"Mommy Eyes" and Lies
My daughter recommended that I write about "Mommy eyes." This is a term I've used a lot as a parent. When I called my children out on something they'd done that they thought they got away with, I would tell them that "Of course, I saw you do that. I have Mommy eyes." Or when they went looking for something that was usually right in front of them I would tell them to "go back and look again with Mommy eyes." When they used "Mommy eyes" they found it every time.
It's amazing to me how quickly we develop those Mommy (or Daddy) eyes. We seem to be able to see through walls, our sense of hearing becomes very acute and we can just sense when something is not right. We grow eyes in the back of our heads. Now, I also used some tricks along the way. I admit to sneaking quietly up to a bedroom door to listen to what was going on in there or pretending to be asleep on the couch while listening intently to the conversations around me. It's also good to have spies. My spies often had no idea they were working for me. I just had casual conversations with them and left room for information to leak. I also have to admit that I sometimes made accusations based on little evidence to try to flush them out. And, sometimes I just guessed. Usually, I was right. When I was wrong, I was always quick to apologize. My kids were sharp, and I needed every tool I could find.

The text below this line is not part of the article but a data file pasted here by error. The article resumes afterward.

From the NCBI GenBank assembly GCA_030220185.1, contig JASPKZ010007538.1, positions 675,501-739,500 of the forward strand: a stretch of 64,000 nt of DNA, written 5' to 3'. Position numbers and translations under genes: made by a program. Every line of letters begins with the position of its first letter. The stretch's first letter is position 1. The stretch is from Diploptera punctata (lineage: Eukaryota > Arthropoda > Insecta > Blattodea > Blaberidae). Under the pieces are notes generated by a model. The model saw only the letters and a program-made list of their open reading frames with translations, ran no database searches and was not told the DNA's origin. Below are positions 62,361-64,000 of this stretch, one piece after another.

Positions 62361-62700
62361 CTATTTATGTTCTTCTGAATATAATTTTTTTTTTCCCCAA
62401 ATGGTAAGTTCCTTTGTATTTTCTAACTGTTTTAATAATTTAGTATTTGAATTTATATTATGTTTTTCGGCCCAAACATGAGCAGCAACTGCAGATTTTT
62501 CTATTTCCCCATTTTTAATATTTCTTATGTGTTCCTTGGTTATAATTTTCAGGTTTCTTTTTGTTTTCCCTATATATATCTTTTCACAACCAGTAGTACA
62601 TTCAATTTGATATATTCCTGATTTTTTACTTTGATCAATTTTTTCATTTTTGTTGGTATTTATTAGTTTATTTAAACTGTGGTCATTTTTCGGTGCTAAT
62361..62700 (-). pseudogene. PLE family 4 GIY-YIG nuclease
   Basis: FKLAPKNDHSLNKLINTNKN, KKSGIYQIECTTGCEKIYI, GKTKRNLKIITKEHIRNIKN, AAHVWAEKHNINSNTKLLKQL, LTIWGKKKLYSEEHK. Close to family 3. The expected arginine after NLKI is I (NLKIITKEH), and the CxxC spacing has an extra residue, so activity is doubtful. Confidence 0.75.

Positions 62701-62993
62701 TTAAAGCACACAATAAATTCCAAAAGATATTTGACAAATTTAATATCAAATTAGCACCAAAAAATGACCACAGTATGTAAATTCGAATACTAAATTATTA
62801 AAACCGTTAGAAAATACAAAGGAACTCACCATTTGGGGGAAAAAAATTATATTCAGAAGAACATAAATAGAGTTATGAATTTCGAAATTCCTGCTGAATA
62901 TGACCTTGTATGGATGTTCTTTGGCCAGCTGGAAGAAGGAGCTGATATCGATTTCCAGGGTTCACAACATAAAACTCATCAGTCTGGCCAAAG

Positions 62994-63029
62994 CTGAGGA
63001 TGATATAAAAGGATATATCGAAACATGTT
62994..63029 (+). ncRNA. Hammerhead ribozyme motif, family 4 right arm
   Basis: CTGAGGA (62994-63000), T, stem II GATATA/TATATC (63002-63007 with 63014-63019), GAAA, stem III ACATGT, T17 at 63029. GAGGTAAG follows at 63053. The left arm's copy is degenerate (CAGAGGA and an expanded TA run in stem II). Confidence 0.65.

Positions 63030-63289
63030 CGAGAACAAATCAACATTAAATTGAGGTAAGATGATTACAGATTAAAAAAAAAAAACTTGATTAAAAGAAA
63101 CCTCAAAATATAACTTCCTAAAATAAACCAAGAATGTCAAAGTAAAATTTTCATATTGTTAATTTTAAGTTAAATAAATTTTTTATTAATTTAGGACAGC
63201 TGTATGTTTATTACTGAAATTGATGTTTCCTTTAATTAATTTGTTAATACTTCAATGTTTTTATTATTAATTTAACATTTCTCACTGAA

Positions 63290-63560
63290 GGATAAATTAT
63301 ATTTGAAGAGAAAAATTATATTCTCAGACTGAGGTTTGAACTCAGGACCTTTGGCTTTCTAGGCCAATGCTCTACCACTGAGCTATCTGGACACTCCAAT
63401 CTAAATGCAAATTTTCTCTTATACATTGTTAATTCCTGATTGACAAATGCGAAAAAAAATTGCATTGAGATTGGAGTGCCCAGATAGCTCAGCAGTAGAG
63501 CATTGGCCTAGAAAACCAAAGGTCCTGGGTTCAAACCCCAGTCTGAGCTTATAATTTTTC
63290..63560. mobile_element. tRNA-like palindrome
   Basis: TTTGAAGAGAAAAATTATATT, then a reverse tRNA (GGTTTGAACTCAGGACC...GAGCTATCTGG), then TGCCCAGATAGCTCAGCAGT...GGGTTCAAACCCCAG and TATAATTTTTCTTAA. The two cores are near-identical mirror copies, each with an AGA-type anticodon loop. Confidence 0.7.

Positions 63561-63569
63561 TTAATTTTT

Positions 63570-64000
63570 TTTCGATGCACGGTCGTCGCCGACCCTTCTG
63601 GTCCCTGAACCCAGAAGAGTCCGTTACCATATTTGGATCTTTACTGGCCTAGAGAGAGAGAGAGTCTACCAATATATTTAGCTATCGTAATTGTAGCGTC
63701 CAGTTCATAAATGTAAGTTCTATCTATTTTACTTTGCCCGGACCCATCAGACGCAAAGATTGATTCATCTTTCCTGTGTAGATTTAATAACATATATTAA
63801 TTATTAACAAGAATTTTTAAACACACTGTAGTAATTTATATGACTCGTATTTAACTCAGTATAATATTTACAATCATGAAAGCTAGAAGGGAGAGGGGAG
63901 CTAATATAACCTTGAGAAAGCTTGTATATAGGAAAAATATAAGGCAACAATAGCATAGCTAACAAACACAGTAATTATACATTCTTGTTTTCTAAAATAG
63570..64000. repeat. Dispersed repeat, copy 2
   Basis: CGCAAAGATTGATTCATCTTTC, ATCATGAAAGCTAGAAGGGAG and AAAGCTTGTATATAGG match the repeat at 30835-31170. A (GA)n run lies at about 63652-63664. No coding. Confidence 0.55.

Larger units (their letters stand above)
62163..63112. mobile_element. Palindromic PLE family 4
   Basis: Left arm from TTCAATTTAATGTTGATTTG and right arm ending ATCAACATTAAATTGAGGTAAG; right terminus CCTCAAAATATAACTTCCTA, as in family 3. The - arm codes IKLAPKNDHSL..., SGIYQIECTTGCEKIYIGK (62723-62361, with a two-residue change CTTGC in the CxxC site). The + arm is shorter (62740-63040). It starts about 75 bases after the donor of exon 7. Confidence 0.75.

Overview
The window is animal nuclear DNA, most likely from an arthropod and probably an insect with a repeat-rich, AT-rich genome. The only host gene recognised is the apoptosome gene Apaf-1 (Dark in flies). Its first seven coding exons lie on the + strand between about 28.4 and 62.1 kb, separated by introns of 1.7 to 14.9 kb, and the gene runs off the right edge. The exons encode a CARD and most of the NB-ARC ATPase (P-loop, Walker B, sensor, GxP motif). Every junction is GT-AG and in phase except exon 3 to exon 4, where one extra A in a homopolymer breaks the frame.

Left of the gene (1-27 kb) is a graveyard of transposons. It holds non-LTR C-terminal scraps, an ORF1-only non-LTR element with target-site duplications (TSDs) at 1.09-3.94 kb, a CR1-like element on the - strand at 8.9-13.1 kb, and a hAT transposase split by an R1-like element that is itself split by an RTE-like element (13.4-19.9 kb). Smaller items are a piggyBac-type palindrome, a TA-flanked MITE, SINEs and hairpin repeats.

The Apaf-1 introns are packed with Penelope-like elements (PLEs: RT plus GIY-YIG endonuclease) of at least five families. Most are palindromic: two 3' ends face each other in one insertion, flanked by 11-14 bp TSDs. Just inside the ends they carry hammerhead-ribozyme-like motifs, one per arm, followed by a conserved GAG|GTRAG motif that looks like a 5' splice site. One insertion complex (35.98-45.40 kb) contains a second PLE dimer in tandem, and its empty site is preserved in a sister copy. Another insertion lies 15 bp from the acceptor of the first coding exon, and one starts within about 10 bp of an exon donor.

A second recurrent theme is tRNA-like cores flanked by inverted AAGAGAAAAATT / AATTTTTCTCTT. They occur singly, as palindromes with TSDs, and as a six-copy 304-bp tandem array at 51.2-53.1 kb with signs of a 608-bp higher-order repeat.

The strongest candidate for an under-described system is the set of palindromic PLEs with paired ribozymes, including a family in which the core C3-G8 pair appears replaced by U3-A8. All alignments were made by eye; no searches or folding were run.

Sooner or later, every child is going to try to get away with something. We did it, why shouldn't they? Even the most well-behaved child will eventually tell a lie. If we think they won't, we will not be prepared for it when it happens. I always chuckle when that revelation comes to a parent for the first time. Ironically, those of us who were the best liars are often fooled by the lies of our children. Just yesterday, my son was recollecting when he aggressively went to bat for his daughter with a teacher, insisting that she would never lie to him. But, she did, and he had to deal with his embarrassment, deal with her behavior in school and the lie she told to him. Then he had to deal with the teacher for the rest of the school year. Everyone lies sometime. This bears repeating.
Like many parents, I struggled with how to deal with those lies. No one wants to come right out and accuse your child of being a liar. And, when does it stop being imaginative play and start to become lies? It's not imaginative play when someone is trying to avoid being caught at something, or trying to have their own way. If it's being said to manipulate a situation or person, it's probably a lie. Even when you admire their creativity, try to remember that it's not cute. It's setting a dangerous precedent that will harm them in the long run.
Once a pattern of lying is established, it's very hard to break. That's why it's so important to learn to see through the lies early on and deal with them sternly. If you were a good liar, you're probably feeling confident that you will be able to tell when your child is lying to you. Take it from one good liar to another, it's not as easy as you would expect. My kids got away with way too much. They must have inherited my lying genes and then took it a step or two further. The more a child gets away with lying, the more they hone that skill. By the time they are teenagers, you may have no idea what's really going on. If your young child is starting to lie to manipulate you or their surroundings, better nip it in the bud before it gets out of hand. Come up with some strategies for encouraging truth-telling and consequences for lying.
As always, please send your suggestions to me for topics you would like covered in this blog.
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